May 26, 2008

Sustainable Music

Here is a new, month-old blog from Jeff Todd Titon, familiar to you as the major and ever-interesting ethnomusicologist working on old time music (fiddling in particular) and also on blues and old time gospel in the South. Now he is writing a blog on music and sustainability. The intriguing concept behind it, as he posted last month (hey, its new to me, I just happened on it) is:

Sustainable Music: "Welcome to 'sustainable music.' The term 'sustainable' has been doing a lot of heavy lifting lately. We hear of sustainable energy, sustainable agriculture, sustainable forestry, even sustainable clothing. Everyone seems to want to live a sustainable life. We are concerned about global warming, aka climate change. Sustainable means so many things these days that some claim that no one knows any longer what it really means. In my view, that is the mark of a powerful idea: that it does mean many things. Here I explore sustainable in relation to music.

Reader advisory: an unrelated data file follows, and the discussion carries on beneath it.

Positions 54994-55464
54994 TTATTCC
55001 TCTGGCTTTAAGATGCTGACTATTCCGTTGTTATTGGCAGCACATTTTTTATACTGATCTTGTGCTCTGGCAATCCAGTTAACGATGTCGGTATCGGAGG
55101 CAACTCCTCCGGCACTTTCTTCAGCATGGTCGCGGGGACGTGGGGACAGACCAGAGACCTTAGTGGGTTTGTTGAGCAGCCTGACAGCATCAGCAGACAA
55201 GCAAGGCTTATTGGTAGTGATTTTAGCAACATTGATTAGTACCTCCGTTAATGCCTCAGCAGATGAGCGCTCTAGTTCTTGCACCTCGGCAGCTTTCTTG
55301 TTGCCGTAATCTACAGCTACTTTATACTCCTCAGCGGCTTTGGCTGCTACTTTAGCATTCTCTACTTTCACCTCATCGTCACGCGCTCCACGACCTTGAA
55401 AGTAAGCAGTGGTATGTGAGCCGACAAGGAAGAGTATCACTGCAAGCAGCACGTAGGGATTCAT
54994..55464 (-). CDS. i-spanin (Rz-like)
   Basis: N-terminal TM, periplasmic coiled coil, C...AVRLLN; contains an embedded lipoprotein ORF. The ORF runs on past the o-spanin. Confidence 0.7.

When I speak to colleagues in ethnomusicology, I speak in academic language. It is the language of the university world. And so in this research blog I theorize various ways that music can be thought about as a human cultural resource. In a nutshell, I will critique the currently prevailing sustainability strategies aimed at encouraging musical diversity by embracing economies through commodified products. Instead, I favor community partnerships encouraging collaborative, small-scale, amateur, face-to-face music-making without mediation or display. I believe that insights from applied ecology and from organic gardening will help in thinking about music and sustainability."

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